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Saturday, 22-Apr-2006 12:00
Fallen troops are honored
April 22,2006
The Jacksonville area has spent the past two months welcoming home thousands of Marines and sailors from the battlefields of Iraq. But not all have come home the way they planned.

The 2nd Marine Division honored those who died fighting in Iraq during a Friday memorial service at Camp Lejeune. Families and friends of the 265 fallen Marines, sailors and soldiers who served under the Division flag in Iraq between January 2005 and early March gathered to honor their loved ones at the banks of the New River. More than 80 of the fallen were stationed at Lejeune.

The families faced a solemn monument of helmets and boots, rifles and dog tags as the names of the departed warriors were read aloud, a 21-gun salute shook the sky and a pair of bugle players sounded a somber rendition of “Taps.”

Maj. Gen. Richard Huck, the division commander, spoke of the Marines as coming from every background imaginable, a representation of the best America has to offer.

“They were tall, stout, short and thin,” he told the families. “There were every color and creed. They came for many reasons, but each was a volunteer and wanted to be part of something bigger than themselves.

“On this day in history, we stand together to remember those we stood shoulder to shoulder with in Iraq,” he added. “They are gone from us now, but they will never be forgotten.”

Of the 265 men and women honored, there were 189 Marines, 70 soldiers and six sailors. While many of the honored fallen were Marines from other bases, a large number were stationed at Camp Lejeune itself — 83 Marines and sailors, according to a Daily News count.

These service members died — most in combat or from roadside bomb explosions, some in accidents — during a year when 2nd Marine Division was the primary infantry element serving under the II Marine Expeditionary Force in western Iraq. During the year, about 14,000 Marines fought for the Division in Iraq in two rotations.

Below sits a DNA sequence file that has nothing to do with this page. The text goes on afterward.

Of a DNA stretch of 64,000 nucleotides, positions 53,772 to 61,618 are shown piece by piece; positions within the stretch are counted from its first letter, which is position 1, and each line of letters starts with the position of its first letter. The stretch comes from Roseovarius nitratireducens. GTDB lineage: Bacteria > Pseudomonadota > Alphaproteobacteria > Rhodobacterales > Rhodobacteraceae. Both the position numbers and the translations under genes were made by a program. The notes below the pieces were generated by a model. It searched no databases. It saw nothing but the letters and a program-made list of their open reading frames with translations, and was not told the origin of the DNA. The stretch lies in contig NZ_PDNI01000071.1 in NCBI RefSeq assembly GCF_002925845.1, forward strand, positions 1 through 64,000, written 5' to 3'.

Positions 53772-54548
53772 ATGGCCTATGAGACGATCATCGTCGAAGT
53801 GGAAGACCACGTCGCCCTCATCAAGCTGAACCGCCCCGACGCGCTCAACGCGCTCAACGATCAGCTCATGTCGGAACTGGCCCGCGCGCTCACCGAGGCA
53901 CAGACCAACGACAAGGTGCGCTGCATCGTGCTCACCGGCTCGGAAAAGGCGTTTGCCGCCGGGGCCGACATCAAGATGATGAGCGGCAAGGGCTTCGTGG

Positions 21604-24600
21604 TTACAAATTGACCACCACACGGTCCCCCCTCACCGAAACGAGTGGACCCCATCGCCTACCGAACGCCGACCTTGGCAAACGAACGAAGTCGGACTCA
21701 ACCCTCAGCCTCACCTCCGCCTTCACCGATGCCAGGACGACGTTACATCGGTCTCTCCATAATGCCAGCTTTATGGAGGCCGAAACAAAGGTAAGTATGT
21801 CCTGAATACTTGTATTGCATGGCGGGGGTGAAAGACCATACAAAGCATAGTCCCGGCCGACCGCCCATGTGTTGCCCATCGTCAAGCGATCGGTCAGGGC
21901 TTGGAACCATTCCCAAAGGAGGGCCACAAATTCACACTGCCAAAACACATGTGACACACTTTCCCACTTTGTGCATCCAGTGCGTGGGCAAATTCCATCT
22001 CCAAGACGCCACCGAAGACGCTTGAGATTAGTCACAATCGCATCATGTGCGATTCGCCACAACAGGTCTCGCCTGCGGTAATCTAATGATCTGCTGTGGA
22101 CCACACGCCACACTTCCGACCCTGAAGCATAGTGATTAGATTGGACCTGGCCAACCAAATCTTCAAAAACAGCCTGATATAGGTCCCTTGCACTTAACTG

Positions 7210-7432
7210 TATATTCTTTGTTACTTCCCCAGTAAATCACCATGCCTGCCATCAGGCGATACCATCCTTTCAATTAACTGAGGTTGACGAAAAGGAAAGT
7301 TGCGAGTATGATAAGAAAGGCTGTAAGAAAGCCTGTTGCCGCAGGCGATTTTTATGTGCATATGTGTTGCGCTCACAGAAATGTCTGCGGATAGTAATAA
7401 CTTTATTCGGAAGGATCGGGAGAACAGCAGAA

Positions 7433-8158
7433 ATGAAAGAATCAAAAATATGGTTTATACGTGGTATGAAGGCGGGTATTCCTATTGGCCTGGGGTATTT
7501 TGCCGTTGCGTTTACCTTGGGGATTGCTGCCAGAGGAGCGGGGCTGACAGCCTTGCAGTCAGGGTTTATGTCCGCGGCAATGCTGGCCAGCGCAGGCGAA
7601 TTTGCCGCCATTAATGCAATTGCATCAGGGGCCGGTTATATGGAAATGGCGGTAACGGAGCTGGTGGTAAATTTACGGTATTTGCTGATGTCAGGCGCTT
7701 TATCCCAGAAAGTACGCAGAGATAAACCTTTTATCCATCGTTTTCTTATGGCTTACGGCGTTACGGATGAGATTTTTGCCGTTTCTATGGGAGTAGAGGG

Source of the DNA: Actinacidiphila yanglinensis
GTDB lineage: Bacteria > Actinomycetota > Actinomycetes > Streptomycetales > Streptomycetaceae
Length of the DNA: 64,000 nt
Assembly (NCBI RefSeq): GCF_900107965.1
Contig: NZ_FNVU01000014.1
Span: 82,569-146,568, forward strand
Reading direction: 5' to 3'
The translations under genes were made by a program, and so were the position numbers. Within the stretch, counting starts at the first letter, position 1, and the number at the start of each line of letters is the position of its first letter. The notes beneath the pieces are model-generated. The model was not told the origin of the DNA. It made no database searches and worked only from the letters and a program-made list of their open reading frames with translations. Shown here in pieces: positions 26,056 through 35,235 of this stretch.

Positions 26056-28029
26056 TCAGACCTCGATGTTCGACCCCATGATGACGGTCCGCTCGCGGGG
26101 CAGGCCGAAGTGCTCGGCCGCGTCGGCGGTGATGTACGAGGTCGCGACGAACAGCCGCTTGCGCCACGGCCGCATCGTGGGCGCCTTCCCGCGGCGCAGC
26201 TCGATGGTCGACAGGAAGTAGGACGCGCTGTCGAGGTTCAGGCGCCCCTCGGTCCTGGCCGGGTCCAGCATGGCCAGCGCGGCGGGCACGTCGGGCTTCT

Huck told the families they should be proud of their loved ones, for they were part of the “vanguard in the war on terror” and their sacrifice will always be remembered by the Marine Corps, their names added to the rolls of fallen heroes from all of American history.

“May they remain forever living in your memory,” he said. “They will in ours.”

While all of these service members had memorial services while in Iraq and private funerals in their hometowns, Friday’s service offered an opportunity for families and area Marines to join together in grief, said Cmdr. Gary Carr, a 2nd Marine Division chaplain.

“The Marine Corps wants to profess its profound sorrow in the loss of their loved ones,” Carr said. “Every Marine, sailor and solider that served this past year matters to all of us. We wanted to come together as a complete unit to remember their service and sacrifice.

“We hope to bring a little comfort and hope and help share the burden of grief.”

The assembly of families was surrounded by a formation of division Marines, standing quietly as their comrades’ names were read.

Cpl. Josh Langdon, with 2nd Combat Engineer Battalion, was friends with one of the fallen, Lance Cpl. Mario Castillo. They were in the same unit and served in the same platoon when they were deployed to Haiti in 2004.

“It’s kind of hard to come here and see his family and see what they are going through, but it’s also comforting,” he said after the ceremony. “Its one of those things you just have to progress through.”

Sgt. Bradley Wood, also with 2nd Combat Engineer Battalion, was deployed to Iraq from August 2004 until April 2005. While he wasn’t close with any of the fallen Marines, he did have a message for their families.

“I’ll tell them their sons or daughters or whoever it was, were good people that meant good and they did good,” he said.

Navy Capt. Bryan Weaver, a division chaplain, perhaps summed up the memorial’s message best in his remarks.

“They have given us the gift of valor,” he said. “May God’s peace follow them. Rest in peace, warriors.”

Contact staff writer Chris Mazzolini at cmazzolini@freedomenc.com or 353-1171, ext. 229.


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